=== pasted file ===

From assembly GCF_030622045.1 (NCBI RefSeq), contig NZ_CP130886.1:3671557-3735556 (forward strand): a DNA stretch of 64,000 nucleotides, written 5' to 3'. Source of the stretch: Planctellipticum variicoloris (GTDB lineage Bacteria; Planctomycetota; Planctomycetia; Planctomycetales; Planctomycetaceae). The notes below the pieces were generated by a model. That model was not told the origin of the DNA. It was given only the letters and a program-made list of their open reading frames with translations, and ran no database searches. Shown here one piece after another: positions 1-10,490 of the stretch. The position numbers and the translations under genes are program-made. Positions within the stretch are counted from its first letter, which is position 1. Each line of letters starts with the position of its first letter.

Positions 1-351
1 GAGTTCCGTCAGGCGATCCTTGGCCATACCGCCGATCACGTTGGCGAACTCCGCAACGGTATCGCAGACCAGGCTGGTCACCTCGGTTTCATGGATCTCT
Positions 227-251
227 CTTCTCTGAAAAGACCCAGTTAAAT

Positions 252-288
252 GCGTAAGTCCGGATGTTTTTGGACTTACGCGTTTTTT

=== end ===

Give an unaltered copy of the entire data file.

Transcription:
From assembly GCF_030622045.1 (NCBI RefSeq), contig NZ_CP130886.1:3671557-3735556 (forward strand): a DNA stretch of 64,000 nucleotides, written 5' to 3'. Source of the stretch: Planctellipticum variicoloris (GTDB lineage Bacteria; Planctomycetota; Planctomycetia; Planctomycetales; Planctomycetaceae). The notes below the pieces were generated by a model. That model was not told the origin of the DNA. It was given only the letters and a program-made list of their open reading frames with translations, and ran no database searches. Shown here one piece after another: positions 1-10,490 of the stretch. The position numbers and the translations under genes are program-made. Positions within the stretch are counted from its first letter, which is position 1. Each line of letters starts with the position of its first letter.

Positions 1-351
1 GAGTTCCGTCAGGCGATCCTTGGCCATACCGCCGATCACGTTGGCGAACTCCGCAACGGTATCGCAGACCAGGCTGGTCACCTCGGTTTCATGGATCTCT
Positions 227-251
227 CTTCTCTGAAAAGACCCAGTTAAAT

Positions 252-288
252 GCGTAAGTCCGGATGTTTTTGGACTTACGCGTTTTTT